In this autobiography, Aaron relates the story of his life, from his poverty-stricken beginnings in Alabama to his elevation to the ranks of baseball's greatest. Each chapter is introduced with a third-person section which gives a historical picture of the world Aaron lived in, before Aaron's first-person narrative takes over; I thought this was an excellent structure, setting each part of Aaron's life and career in the context of his times while allowing for his own thoughts and opinions to be set down. This is one of the best baseball autobiographies I've read, and along with Jackie Robinson's I Never Had It Made, it's essential reading for any baseball fan who wishes to understand the history of the game. More than that, though, it provides a thought-provoking look at American social history and civil rights through the lens of the sport often considered America's favorite.

#31: Lisa See, Snow Flower and the Secret Fan

In their remote villages in 19th-century China, women are treated like servants, not equal to the men who head their families nor to the husbands to whom they will be given in arranged marriages. When Lily is only seven, she is paired with Snow Flower, her laotong or "old same", in an lifelong bond as important as marriage and much more sustaining emotionally. Lily and Snow Flower communicate via the women's language known as nu shu, passing messages back and forth by writing on a silk fan; they share their pains and joys and heartaches both face to face and via nu shu. Eventually, though, their friendship is threatened by acts of betrayal which may sever their bond forever.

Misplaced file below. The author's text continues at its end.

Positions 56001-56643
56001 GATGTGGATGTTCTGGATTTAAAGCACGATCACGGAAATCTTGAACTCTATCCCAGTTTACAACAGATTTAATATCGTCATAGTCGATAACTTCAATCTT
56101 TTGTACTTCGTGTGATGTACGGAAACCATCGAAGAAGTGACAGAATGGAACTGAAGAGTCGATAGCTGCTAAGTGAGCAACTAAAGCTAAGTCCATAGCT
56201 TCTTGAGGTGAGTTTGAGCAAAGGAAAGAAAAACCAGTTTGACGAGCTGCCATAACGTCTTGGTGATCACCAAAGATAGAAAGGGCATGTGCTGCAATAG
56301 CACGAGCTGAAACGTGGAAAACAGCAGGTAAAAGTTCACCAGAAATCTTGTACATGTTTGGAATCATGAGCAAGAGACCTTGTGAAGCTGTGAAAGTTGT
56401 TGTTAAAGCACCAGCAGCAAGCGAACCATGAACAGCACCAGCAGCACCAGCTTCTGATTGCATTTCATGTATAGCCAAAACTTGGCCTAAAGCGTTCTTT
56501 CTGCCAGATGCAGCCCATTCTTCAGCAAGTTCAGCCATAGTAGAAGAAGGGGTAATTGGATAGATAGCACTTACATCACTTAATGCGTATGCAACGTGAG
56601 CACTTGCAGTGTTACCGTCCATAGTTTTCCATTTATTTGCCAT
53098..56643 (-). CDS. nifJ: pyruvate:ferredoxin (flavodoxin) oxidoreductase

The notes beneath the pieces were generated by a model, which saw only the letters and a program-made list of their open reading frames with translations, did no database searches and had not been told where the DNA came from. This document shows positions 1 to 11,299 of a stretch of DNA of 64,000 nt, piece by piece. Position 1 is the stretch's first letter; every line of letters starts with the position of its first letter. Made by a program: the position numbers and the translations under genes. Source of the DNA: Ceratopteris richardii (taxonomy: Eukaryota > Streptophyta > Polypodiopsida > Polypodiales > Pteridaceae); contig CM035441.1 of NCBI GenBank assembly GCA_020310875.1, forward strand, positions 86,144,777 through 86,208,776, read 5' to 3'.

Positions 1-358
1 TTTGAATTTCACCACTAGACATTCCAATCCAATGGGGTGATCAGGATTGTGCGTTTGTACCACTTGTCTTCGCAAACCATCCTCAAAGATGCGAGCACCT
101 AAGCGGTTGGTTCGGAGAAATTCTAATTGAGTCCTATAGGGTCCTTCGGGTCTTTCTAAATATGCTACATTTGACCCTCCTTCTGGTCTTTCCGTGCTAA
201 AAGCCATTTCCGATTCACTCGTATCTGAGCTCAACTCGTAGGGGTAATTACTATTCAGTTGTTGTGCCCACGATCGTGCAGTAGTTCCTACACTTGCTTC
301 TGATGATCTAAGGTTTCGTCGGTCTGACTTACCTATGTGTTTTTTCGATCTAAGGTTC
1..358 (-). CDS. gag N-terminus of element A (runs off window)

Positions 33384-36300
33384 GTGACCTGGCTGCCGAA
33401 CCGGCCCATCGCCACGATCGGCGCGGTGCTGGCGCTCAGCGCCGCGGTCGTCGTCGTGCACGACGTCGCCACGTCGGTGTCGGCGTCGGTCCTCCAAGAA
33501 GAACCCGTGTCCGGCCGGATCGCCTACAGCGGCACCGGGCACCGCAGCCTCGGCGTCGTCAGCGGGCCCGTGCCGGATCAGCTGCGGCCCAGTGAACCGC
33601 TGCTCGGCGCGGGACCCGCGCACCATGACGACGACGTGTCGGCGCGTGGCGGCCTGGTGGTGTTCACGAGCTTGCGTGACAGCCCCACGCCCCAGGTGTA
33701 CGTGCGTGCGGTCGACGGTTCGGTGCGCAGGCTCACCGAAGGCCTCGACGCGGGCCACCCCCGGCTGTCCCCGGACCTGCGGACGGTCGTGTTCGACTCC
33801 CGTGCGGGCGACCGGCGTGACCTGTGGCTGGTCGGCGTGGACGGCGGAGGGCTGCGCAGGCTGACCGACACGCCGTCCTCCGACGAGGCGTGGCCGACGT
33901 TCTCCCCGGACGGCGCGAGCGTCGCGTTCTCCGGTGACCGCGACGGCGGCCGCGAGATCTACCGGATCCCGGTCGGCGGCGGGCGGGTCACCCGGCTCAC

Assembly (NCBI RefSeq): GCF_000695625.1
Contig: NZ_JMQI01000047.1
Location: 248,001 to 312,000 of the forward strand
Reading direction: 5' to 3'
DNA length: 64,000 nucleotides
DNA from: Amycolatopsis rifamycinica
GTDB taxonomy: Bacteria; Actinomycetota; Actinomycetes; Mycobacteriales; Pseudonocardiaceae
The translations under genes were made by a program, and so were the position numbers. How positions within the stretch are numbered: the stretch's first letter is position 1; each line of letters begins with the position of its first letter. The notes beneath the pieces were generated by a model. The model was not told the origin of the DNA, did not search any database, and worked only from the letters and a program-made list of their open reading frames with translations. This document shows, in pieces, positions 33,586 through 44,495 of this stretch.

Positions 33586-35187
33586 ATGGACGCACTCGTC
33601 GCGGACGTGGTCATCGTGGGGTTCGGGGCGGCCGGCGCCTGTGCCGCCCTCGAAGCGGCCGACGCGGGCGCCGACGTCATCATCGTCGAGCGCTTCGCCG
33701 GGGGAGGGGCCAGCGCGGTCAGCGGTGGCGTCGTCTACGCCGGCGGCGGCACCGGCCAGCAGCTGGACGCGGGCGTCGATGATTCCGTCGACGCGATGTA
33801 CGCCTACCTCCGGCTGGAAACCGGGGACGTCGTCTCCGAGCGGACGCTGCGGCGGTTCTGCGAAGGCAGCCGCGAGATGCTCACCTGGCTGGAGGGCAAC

See's writing is lucid, restrained yet emotional, beautifully mirroring the elegant writings Lily and Snow Flower exchange. She's clearly done her research, and the historical details are deftly combined with her narrative, explaining but never overwhelming the story. I liked this a lot and will be reading more of See's work.
[identity profile] wordsofastory.livejournal.com
32. Geling Yan, The Lost Daughter of Happiness, translated by Cathy Silber